Oil Prices Collapse As Demand Recovery Stalls, With Market ‘Now Seriously Worried’

Oil Prices Collapse As Demand Recovery Stalls, With Market ‘Now Seriously Worried’

Global crude oil prices fell sharply on Tuesday, building on several days of losses, in the face of a stalled U.S. recovery in gasoline demand, Saudi Arabia’s move to cut prices of its oil sales contracts even as Opec+ increases output, and a looming slowdown in Chinese imports of crude oil.

“Today’s oil price move is a clear sign that the market now seriously worries about the future of oil demand,” said Paola Rodriguez-Masiu, an analyst at consultancy Rystad Energy. It is no longer just “a bearish-bullish daily trading game that sends prices swinging.”

Oil prices had seemed frozen for several weeks, trading inside a tight $2-3 per barrel range, but a gentle decline that began at the end of last week has now accelerated. U.S. crude oil benchmark West Texas Intermediate (WTI) fell 7% to around $37 per barrel by shortly before mid-afternoon in the U.S., while European benchmark Brent had fallen 5% to just above $40 per barrel.

After it was decimated in March amid widespread travel and stay-at-home restrictions, U.S. gasoline consumption had recovered by the end of June to around 90% of last year’s levels. Since then, however, it has largely stayed put. Even the lowest Labor Day gasoline prices in 16 years—$2.22 per gallon, according to the Energy Information Administration (EIA)—were not enough to get Americans back out on the roads in sufficient numbers to clear the over-supply. As the summer driving season in the U.S. comes to an end, the stalled gasoline demand recovery has raised concerns that the new normal of post-pandemic life could translate into less fuel consumption than before.

For oil bulls, more bad news came over the weekend (September 5-6), when oil trade publications, including S&P Global Platts, began reporting that Saudi Arabia’s state-owned oil company, Saudi Aramco, had lowered its “official selling prices” (OSPs) for October sales of its crude oil—a sign that it is seeking to bolster demand for its products. Aramco lowered the price of its cargoes sailing to Asia in particular by large margins.

“This is the first time since June that the Saudis have set [the Asia OSP for a key oil grade] at a discount to the Oman/Dubai benchmark,” wrote ING analysts Warren Patterson and Wenyu Yao in a note. “Clearly this suggests that the market is not tightening as quickly as many had anticipated, with supply edging higher, and with demand clearly faltering.”

Aramco is one of several state oil companies that sets the price of its crude oil in relation to international benchmark prices, in its case to the Dubai/Oman benchmark, which are calculated by oil pricing agencies, such as S&P Platts, based on recent trades in the market. In the latest pricing update, Aramco set the price of its one of its most popular types of crude oil, called Arab Light, at a price of 50¢ per barrel below the Oman/Dubai benchmark price for buyers located in Asia. This means that, if the Oman/Dubai benchmark price were $40 per barrel, an Asian buyer could buy a barrel of Arab Light crude at $39.50. Such price “differentials” against the benchmark may seem small, but since a standard oil shipment consists of 1-2 million barrels aboard massive oil tankers, even a 50¢ per barrel price decrease results in a discount of $500,000 to $1 million: a big buying incentive.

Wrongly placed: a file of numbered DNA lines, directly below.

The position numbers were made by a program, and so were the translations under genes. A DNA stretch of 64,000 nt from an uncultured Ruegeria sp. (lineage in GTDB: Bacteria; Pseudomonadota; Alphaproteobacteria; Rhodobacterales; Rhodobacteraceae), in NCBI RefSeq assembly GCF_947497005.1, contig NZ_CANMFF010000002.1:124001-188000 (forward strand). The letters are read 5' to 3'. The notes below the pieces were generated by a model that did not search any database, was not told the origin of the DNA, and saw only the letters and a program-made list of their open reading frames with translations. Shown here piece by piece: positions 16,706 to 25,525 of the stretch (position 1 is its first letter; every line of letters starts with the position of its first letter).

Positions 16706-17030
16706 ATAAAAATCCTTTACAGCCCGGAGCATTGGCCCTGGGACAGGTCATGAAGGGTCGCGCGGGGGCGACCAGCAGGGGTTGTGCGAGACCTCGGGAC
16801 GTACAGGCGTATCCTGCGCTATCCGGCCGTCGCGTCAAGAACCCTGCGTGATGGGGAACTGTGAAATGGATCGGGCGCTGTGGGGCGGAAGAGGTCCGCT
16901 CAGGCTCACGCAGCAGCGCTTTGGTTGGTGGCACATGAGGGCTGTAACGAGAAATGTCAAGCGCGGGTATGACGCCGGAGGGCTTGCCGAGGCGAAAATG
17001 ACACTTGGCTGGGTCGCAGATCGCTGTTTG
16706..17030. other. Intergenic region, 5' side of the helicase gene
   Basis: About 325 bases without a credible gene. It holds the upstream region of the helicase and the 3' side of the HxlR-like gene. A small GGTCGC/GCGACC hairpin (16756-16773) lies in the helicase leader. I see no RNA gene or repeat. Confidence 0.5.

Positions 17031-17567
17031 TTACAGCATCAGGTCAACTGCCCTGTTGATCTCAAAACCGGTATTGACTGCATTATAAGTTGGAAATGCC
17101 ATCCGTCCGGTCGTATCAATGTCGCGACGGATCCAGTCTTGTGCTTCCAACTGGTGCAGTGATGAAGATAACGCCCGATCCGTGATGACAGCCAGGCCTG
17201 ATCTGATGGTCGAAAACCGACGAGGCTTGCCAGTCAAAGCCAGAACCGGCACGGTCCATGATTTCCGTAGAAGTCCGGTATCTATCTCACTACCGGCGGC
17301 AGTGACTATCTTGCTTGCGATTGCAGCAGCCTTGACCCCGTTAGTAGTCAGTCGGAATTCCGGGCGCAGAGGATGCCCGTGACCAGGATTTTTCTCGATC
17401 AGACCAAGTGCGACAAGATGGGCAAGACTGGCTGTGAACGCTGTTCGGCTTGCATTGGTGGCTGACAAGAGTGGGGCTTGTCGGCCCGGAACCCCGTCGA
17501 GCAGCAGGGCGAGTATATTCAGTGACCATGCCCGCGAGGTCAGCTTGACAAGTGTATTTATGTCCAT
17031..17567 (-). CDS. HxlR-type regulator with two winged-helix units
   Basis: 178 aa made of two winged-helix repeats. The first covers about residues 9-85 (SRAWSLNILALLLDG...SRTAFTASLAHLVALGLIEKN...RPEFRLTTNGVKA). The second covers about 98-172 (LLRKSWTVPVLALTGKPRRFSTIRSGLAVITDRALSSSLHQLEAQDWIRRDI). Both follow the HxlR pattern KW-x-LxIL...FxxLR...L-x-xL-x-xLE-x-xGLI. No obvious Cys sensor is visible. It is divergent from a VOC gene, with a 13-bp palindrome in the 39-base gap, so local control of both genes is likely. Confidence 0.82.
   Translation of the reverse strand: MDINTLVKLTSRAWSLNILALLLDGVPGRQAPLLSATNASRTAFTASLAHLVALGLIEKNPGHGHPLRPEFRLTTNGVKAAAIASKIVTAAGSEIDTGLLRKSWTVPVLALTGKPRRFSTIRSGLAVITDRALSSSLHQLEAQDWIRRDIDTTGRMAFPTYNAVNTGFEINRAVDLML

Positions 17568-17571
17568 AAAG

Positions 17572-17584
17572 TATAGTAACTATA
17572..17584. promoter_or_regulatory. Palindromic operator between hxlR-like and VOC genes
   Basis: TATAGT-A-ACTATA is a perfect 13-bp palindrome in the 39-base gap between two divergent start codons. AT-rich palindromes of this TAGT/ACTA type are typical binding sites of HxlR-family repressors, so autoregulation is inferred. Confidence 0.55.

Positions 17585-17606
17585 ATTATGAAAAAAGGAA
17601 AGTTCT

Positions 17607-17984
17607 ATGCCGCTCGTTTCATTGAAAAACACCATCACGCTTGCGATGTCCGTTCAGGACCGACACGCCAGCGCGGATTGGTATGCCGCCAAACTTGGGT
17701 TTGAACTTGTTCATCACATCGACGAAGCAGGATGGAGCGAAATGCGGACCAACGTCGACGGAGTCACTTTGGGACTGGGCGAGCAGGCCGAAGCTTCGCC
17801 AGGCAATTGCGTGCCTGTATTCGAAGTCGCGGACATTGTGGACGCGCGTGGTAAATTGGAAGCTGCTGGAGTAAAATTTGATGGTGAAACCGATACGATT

Saudi Arabia’s move to goose demand for its crude comes even as the group of oil-producing nations known as Opec, plus ally Russia, is gradually easing up on output cuts first instituted after the Covid-19 pandemic resulted in a huge market over-supply. After collectively cutting output by 9.7 million barrels per day (b/d) or around 10% of total global oil production beginning in May, Opec and Russia agreed on July 15 that they would start easing back those cuts to 7.7 million b/d in August.

“Economies around the world are opening up, although this is a cautious and gradual process,” said Prince Abdulaziz bin Salman, Saudi Arabia’s oil minister, at the time.

Meanwhile reports began circulating early this week that China’s imports of crude oil, while still robust, had retreated somewhat in August from the record number of barrels imported in June. Markets likely flinched at the news not because China’s 11 million-some barrels per day of crude imports in August were meager, but because China’s economic engine has been one of the world’s few resilient drivers of oil demand. Any signs that its prodigious appetite for oil is weakening would have big implications for oil demand in coming months.

Reduced imports could also signal that Chinese crude imports from previous months were driven in large part by stockpiling, as its state oil companies took advantage of oil prices that were at one point limping along at around $20 per barrel.

Forbes.com, Editor: Scott Carpenter, September 8

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